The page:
A new amendment added to Kazakhstan tax laws in the early 2000s, raised the government share of oil income from 65 to 85 percent and removed a clause that stated that tax rates would not be increased during the duration of the contracts. Analysts regarded the rate as exorbitantly high especially when one considers there is so much risk, uncertainty and expense searching for oil, especially in Kazakhstan. Many oil companies and investors were turned off by this move. One analyst told the New York Times, “Host governments understand the majors are desperate for big projects. You can have horrendous terms and they will still come and invest, but here the terms are so horrible that the companies are staying away.”

Kazakhstan’s finance minister Zeinulla Kakimzhanov said, “To say that the investment climate here is bad is nonsense. The figures bear that out. I can only think that the companies who are thriving here want to reserve this ‘bad’ image. They want to keep everything for themselves, and don’t want any competition.”

Chevron and Kazakhstan Government Tax Dispute

The conflict between the Kazakhstan government and foreign oil companies came to a head in November 2002 when the government and Chevron (Tengizchevroil) became involved in a bitter dispute over taxes. The dispute began when Chevron began moving forward on a $3.5 billion expansion of the Tengiz oil field, using revenues from the project. The Kazakhstan government protested saying the move would cut into its tax receipts.

The dispute drew international media attention. Chevron suspended the expansion program. A compromise was reached in January 2003 but not after ruffling a lot of feathers in the oil world and damaging Kazakhstan’s image as a good place to invest.

In the deal the Chevron consortium agreed to pay $810 million to the Kazakh government, $600 million of it in tax payments, paid in installations through 2005. In addition the consortium took out a loan to cover the Kazakhs government’s share of the expansion. On analyst told the New York Times, “At the end of the day, no one was willing to drive off a cliff. Everyone really wanted it solved.”

Welfare in Kazakhstan

Although the 1995 constitution retained many Soviet-era social protections, the state’s funding level and service bureaucracies have not been able to provide adequate benefits for retirees, the disabled, the unemployed, orphans, and the infirm and elderly. Pension payments have been in arrears because of a demographic imbalance between pension contributors and pension recipients and because of tax collection failures. [Source: Library of Congress, December, 2006]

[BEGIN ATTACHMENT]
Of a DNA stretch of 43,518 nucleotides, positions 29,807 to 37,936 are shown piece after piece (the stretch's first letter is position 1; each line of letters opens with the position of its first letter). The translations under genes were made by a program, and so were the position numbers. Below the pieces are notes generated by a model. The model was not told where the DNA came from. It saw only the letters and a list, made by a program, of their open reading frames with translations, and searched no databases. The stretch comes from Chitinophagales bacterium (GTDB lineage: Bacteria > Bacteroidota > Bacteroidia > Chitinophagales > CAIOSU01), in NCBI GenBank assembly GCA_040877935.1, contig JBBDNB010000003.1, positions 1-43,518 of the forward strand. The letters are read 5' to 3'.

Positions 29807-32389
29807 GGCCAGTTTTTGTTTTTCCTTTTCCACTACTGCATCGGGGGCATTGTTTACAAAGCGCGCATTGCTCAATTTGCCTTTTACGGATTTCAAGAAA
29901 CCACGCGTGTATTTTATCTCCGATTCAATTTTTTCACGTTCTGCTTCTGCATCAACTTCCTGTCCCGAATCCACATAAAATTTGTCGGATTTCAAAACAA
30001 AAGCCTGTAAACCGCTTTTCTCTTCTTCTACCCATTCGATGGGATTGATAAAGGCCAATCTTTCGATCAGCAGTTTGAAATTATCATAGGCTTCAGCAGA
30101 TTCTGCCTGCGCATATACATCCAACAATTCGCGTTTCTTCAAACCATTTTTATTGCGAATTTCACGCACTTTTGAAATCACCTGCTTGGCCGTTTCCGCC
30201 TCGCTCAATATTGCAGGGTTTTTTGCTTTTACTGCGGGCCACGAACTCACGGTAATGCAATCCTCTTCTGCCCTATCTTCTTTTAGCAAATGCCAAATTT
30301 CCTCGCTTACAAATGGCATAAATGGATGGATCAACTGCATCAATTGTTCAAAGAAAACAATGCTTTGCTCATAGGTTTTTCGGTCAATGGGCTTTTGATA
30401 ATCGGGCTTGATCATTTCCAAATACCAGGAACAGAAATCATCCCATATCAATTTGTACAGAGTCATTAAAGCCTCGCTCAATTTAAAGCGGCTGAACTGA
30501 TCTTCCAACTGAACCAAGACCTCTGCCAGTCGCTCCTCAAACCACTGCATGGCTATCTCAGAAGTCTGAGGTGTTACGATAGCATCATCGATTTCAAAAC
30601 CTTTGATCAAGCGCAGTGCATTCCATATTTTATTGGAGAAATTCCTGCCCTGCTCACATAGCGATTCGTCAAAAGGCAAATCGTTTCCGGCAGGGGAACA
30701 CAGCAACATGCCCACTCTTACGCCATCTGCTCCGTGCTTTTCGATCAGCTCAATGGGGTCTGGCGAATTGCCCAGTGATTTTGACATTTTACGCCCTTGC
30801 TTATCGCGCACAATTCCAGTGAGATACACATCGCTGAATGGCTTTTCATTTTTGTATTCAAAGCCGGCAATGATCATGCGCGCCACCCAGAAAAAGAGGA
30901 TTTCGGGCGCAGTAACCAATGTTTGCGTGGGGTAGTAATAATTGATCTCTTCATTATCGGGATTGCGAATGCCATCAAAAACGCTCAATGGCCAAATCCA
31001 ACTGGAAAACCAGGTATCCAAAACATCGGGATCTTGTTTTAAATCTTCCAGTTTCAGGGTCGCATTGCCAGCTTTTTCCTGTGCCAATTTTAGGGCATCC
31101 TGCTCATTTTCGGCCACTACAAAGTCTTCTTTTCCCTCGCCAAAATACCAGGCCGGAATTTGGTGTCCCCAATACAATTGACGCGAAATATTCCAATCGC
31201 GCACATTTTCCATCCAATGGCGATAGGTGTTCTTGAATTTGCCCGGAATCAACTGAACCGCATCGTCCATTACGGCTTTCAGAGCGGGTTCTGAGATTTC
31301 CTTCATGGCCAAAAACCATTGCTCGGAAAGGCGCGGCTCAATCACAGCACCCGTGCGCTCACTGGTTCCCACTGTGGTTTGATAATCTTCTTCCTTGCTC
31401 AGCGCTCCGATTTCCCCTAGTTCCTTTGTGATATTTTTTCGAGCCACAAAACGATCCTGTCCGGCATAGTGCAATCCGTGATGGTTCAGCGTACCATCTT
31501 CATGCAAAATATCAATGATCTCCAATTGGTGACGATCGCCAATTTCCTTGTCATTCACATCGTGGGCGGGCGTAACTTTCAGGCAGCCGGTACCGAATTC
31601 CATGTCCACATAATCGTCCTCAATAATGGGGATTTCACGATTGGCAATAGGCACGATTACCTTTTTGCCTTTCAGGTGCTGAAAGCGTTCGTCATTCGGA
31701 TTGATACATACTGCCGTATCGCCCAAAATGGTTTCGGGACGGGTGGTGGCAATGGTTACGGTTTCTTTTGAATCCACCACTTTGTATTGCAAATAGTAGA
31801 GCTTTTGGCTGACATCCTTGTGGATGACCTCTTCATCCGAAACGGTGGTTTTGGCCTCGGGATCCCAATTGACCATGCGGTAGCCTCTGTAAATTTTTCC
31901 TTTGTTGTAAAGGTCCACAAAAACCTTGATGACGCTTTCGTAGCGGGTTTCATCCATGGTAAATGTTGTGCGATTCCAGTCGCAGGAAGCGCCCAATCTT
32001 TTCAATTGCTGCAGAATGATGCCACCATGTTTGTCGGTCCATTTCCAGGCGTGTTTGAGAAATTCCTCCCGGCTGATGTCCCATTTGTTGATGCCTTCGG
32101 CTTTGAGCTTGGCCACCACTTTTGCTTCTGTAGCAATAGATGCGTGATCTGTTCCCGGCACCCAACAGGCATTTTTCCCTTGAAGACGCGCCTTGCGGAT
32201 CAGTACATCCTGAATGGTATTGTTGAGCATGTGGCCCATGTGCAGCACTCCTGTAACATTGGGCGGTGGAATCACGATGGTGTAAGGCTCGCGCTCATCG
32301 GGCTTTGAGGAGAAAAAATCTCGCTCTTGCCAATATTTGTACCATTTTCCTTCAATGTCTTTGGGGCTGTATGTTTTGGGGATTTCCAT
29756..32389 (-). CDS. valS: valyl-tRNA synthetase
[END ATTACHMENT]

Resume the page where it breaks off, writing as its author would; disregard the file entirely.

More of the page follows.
The Soviet system of social welfare, which remained in place in Kazakhstan in the early 1990s, presupposed a very high level of public services. The 1993 constitution maintained most of the assumptions of the Soviet era without providing a clear mechanism for paying for "guaranteed" workers' benefits such as free education, medical care, pensions, and vacations. The constitution ratified in 1995 somewhat reduces the list and scale of guaranteed protections, but remaining guarantees include a minimum wage, pensions for the retired and the disabled, social benefits for orphans and for people who are elderly or infirm, legal assistance, housing, and what is called "social defense against unemployment." [Source: Library of Congress, March 1996 *]

In practice, social benefits have proven difficult to supply because of financial considerations and the lack of a firm organizational structure for service provision. For example, in the Soviet period housing was supplied by the state or by employers. In 1990 housing began to be privatized, a process almost completed by the mid-1990s. The result has been a healthy resale market for existing housing. In 1995 apartment costs in Almaty could exceed 15,000 tenge per square meter, but there had been no corresponding boom in new housing construction, in part because privatization of the land on which such housing would stand remained a sensitive and unresolved issue. As a result, the republic's housing crisis, already acute in the Soviet period, has grown far worse. In the mid-1990s the housing shortage was especially serious in Almaty, where tens of thousands were on waiting lists. In 1995 housing construction decreased by about 25 percent. *